3. Washington Capitals: Like their Eastern Conference rivals in Pittsburgh, the Capitals were positioned nicely at or near the top of the draft at the right time. In 2004, with the first pick, the club tapped dynamic Alex Ovechkin. Two years later, with the fourth overall selection, the Caps bagged ace pivot Nicklas Backstrom.
In 2002, with their second first round pick, the club's scouting staff uncovered super-talented winger Alex Semin. They had similar success with an additional first round pick in '04, choosing offensive-minded D Mike Green with their third choice in the opening round.
They've also scored with forwards Eric Fehr and Boyd Gordon; defensemen Jeff Schultz and goaltender Semyon Varlamov. Ds Karl Alzner, John Carlson and G Michal Neuvirth each have shown the potential to make their mark in the big league, too.
4. Chicago Blackhawks: The Hawks are another team that turned their franchise around with high-end draft picks. In 2006 and '07, respectively, they grabbed franchise forwards Jonathan Toews and Patrick Kane.
In 2002, the club made a big hit by selecting D Duncan Keith with the 54th overall pick. In subsequent years, they used first round picks to add to their blueline, taking Brent Seabrook (14th overall) in '03 and Cam Barker (3rd) in '04. Two months ago, they sent Barker to Minny for D Kim Johnsson in a deal that helped clear some budget space for next season.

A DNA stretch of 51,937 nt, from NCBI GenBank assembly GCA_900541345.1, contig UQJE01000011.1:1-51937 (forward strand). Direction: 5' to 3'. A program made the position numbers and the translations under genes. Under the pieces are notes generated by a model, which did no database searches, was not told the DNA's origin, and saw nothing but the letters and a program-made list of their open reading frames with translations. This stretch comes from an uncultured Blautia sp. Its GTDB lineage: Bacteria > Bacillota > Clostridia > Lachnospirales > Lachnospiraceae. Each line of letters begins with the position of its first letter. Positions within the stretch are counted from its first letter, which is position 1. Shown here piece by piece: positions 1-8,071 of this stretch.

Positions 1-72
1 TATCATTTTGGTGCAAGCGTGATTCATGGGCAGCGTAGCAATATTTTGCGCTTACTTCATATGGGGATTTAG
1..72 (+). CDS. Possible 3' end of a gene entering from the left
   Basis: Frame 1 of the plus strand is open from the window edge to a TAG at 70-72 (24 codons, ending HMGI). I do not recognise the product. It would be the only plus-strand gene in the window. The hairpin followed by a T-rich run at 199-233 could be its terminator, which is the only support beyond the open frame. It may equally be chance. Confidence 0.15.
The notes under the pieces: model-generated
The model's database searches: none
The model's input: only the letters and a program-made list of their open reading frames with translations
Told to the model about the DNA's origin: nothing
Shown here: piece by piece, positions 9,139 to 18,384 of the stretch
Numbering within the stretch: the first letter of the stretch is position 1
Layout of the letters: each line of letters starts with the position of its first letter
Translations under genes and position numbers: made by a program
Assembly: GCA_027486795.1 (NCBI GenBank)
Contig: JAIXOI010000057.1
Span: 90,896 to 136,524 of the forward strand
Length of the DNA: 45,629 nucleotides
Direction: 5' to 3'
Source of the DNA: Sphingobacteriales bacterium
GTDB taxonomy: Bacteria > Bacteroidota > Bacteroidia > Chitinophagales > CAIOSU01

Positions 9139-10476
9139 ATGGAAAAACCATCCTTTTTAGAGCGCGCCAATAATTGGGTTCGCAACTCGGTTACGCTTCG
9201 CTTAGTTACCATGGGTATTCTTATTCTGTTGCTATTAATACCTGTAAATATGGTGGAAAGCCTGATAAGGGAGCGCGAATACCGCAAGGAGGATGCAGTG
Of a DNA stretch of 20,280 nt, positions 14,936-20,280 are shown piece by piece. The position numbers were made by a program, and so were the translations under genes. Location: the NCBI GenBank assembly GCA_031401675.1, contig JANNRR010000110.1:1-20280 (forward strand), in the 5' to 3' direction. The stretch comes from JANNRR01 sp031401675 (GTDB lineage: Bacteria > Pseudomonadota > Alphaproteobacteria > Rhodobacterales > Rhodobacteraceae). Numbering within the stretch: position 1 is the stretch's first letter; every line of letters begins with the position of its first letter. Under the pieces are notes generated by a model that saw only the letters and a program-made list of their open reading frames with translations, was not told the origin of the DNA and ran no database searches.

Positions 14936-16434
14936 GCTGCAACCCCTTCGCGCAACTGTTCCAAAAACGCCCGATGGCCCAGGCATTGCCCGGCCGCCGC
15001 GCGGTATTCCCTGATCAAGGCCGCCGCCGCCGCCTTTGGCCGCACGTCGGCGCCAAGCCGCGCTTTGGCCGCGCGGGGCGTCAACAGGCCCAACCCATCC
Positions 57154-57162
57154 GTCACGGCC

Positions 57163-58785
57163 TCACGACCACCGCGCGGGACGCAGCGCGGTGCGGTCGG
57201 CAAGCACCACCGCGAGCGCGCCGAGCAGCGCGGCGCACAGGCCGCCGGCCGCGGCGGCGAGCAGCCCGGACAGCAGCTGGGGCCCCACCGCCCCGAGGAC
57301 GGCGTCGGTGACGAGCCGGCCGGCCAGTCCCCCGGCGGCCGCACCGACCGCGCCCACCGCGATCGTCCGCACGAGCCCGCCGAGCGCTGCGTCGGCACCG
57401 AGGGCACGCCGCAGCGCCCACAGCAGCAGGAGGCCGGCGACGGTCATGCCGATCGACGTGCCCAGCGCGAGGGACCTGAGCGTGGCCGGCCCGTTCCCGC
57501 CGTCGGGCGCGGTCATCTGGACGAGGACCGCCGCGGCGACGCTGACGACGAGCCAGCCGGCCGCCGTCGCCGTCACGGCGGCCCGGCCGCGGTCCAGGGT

5. Nashville Predators: GM David Poile and his scouting staff have done a very nice job since entering the league in 1998.
Two years earlier, they started to construct a good young defense by choosing Dan Hamhuis with the 12th overall pick.
The Preds appeared to connect on a goal-scoring winger when they took Russian-born Alex Radulov with the 15th pick of the '04 draft. However, Radulov opted to leave Nashville to skate in the KHL to gain a better pay day. While there have been some rumors that indicate that Radulov would like to comeback to play in the NHL, that has not happened.
Later in the '04 draft, the Preds took a flier on Finnish-born goalie Pekka Rinne. I think we all know how that turned out.
Not armed with a big budget, Nashville hasn't been able to keep all of its home grown talent. Forwards Scott Hartnell and Scotty Upshall were two successful Preds' picks that eventually were moved on via trade.
6. Los Angeles Kings: GM Dean Lombardi stockpiled draft picks during a rebuilding process that started after the lockout. Prior to his arrival, though, the club had already made some smart picks, taking top pivot Anze Kopitar (11th overall) and goalie Jonathan Quick (72nd) in 2005 and grabbing versatile captain Dustin Brown with the 13th overall choice in '03.